EN: Yeah, that's right. Speaking of which, we're going to do a benefit screening of Death to Smoochy for the American Visionary Art Museum in Baltimore.

RW: Cool!

EN: Well, that brings up an interesting point which is that this movie, though it's about children's characters, is obviously not a children's movie at all.

RW: Not at all.

EN: It's a very R-rated movie and apart from it being hilarious, was there anything in particular that drew you into it?

RW: Well, having done television and having known the other side of the business--the backstabbing--it's full of sociopaths, who try to kill their rivals, like Randolph.

EN: [laughs] Have you ever had a Rainbow Randolph figure in your life?

RW: Oh God, yeah.

EN: When you were first coming up and doing Mork & Mindy and that show was just starting to hit?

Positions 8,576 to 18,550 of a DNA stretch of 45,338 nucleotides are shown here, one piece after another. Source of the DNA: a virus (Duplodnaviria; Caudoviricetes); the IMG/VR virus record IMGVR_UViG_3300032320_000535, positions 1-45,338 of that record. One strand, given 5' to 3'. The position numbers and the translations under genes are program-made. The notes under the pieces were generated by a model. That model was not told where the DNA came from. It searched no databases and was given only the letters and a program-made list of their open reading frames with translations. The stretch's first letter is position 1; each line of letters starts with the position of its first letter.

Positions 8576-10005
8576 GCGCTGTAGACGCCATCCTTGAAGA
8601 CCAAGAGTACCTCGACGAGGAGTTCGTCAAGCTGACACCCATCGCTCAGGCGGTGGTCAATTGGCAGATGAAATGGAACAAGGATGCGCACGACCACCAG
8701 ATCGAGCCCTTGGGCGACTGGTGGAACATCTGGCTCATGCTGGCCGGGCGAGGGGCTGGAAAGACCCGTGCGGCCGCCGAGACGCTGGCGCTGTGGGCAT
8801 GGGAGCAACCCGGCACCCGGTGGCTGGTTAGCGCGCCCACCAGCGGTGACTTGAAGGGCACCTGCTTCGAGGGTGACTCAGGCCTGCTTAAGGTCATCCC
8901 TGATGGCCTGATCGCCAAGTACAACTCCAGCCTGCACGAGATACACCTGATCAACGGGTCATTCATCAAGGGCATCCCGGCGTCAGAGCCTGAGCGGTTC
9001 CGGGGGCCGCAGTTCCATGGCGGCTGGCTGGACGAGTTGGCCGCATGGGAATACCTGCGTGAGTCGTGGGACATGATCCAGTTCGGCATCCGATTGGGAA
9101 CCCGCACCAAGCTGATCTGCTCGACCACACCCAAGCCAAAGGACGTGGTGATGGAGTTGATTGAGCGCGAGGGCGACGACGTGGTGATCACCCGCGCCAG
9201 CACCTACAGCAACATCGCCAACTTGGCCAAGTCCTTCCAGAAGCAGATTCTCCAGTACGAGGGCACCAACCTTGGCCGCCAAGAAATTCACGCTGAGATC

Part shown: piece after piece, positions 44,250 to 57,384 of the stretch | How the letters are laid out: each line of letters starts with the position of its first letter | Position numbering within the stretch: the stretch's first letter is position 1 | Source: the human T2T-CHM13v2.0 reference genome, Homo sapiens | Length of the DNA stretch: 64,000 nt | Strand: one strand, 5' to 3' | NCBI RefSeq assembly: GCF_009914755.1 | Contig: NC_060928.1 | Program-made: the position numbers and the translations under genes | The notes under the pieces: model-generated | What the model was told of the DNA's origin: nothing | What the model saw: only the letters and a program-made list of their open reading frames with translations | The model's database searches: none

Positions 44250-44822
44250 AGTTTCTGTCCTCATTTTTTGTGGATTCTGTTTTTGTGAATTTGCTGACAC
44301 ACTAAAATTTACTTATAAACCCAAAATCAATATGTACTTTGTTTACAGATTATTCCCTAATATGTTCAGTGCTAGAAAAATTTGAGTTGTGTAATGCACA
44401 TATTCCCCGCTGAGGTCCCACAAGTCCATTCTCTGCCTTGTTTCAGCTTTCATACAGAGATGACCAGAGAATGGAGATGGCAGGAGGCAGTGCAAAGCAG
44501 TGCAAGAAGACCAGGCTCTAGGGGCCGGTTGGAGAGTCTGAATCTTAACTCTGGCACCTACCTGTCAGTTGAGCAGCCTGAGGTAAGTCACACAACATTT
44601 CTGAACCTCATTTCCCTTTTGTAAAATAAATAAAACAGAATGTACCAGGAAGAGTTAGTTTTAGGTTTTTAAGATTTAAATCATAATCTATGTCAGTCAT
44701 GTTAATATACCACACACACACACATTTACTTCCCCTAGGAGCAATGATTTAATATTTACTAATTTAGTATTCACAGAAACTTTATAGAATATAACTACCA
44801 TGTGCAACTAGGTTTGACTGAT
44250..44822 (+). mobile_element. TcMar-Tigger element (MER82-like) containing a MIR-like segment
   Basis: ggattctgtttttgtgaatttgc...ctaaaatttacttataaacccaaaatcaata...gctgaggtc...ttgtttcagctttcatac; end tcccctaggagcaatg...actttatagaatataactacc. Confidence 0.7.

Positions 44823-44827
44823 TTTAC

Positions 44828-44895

RW: Yeah, I ran into a whole bunch of those types.

EN: I'm sure some people must have been looking at you like Randolph looking at Smoochy, saying, "Oh my God, look at the idiot with his silly show," and things like that.

RW: These executives would come to the show and the audiences were going nuts, and you could see them not knowing when to laugh or how to laugh, but kind of laughing in response to other people laughing. But when they cancelled Mork & Mindy, which was basically like a kid's show--

EN: --How did they cancel that one?

RW: I read about it in the trades.

EN: No, come on!

RW: I'm serious. They didn't call. I was doing this thing, The Tale of the Frog Prince, with Eric Idle, and Bingo! The trades basically said, "Mork & Mindy cancelled." I was so angry and hurt, and I was dressed as a frog. [both laugh] It hit me hard. So I have experienced that, I have lived that part.